Canada’s defence minister Harjit Sajjan has been formally censured by the House of Commons, after a motion in this regard was voted upon late on Thursday.
The censure motion was related to the ongoing controversy over an institutional crisis in the Canadian Armed Forces precipitated by a series of sexual misconduct scandals during Sajjan’s tenure, which began in November 2015.
The motion was moved by Conservative Party MP James Bezan and received the support of the majority of MPs, including those from the New Democratic Party and Bloc Quebecois. It passed 169 votes in favour and 151 against, mainly from the ruling Liberal Party members, according to Global News.
The motion said that “given that the Minister of National Defence has clearly lost the respect of members of the Canadian Armed Forces, including those at the highest ranks, for”, amongst other things, “engaging in a cover-up of sexual misconduct allegations in the Canadian Armed Forces”, the House “formally censures the Minister of National Defence to express the disappointment of the House of Commons in his conduct”.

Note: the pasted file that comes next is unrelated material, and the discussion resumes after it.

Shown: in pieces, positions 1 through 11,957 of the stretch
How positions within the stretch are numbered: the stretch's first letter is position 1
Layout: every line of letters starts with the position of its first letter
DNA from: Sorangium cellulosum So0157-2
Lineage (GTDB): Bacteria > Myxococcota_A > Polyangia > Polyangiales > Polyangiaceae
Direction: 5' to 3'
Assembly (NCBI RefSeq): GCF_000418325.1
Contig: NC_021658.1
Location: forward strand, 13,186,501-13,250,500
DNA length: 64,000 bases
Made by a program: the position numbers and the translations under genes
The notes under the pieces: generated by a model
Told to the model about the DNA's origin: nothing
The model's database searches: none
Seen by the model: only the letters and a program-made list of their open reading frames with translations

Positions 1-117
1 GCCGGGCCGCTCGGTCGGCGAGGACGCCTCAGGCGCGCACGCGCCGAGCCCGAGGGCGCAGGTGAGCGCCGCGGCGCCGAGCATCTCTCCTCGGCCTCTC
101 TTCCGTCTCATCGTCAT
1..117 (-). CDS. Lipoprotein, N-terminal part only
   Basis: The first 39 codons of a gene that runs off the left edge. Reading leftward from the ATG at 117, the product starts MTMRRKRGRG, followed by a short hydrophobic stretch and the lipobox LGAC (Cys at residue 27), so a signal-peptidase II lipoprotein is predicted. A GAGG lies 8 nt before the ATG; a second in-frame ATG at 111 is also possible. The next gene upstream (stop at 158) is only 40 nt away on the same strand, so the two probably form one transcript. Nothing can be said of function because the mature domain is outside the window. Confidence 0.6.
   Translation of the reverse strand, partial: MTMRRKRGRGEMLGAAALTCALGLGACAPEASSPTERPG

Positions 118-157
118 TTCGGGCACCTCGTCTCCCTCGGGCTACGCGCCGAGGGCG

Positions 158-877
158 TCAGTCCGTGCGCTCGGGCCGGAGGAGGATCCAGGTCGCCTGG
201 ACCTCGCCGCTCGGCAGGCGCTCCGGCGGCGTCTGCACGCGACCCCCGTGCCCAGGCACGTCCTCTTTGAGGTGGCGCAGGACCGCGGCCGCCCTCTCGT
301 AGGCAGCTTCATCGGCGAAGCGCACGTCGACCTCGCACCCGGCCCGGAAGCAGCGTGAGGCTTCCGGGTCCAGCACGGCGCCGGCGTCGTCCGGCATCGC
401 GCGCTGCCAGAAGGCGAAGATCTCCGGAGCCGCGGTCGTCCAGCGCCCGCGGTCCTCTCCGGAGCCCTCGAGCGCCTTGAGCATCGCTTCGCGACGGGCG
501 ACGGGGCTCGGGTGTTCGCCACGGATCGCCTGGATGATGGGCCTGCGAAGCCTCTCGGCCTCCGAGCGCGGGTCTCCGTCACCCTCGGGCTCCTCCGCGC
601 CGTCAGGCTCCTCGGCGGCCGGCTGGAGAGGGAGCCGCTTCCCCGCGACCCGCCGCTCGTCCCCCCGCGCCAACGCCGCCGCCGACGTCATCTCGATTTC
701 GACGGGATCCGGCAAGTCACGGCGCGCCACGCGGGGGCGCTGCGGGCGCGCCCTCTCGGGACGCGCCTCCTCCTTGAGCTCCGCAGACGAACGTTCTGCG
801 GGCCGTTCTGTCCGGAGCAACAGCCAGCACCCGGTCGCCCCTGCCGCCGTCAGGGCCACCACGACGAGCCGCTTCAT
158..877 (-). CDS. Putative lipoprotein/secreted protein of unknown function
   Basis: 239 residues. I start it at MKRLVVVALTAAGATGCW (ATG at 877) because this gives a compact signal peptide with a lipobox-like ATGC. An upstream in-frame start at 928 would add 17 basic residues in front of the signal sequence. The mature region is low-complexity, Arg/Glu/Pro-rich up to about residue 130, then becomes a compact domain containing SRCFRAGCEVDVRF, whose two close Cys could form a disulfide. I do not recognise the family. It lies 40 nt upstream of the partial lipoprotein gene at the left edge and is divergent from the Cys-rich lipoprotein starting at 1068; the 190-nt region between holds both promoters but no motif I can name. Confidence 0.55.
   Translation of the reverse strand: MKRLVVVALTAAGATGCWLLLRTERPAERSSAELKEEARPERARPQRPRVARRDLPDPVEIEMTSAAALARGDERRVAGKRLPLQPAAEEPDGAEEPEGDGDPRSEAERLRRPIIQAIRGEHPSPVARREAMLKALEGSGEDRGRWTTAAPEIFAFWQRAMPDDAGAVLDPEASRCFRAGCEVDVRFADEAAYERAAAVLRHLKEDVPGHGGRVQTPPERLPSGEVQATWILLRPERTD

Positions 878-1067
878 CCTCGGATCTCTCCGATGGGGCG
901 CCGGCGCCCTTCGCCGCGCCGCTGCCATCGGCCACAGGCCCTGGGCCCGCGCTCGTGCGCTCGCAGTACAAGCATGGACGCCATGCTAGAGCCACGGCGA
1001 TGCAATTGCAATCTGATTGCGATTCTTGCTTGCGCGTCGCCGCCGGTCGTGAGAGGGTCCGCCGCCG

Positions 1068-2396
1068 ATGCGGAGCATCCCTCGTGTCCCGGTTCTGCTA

The CTV News reported that in his response, Sajjan accused the motion of being little more than an “attempt to wage personal and partisan attacks”.
Earlier, leader of the opposition Erin O’Toole said, that Sajjan had “clearly lost the respect of members of the Canadian Armed Forces, and the moral authority to implement the changes needed to eliminate sexual misconduct in our military”.
Speaking in the House of Commons this week, O’Toole said the military was “literally falling apart” under Sajjan’s watch and he should “do the honourable thing and resign” or, alternately Prime Minister Justin Trudeau should fire him.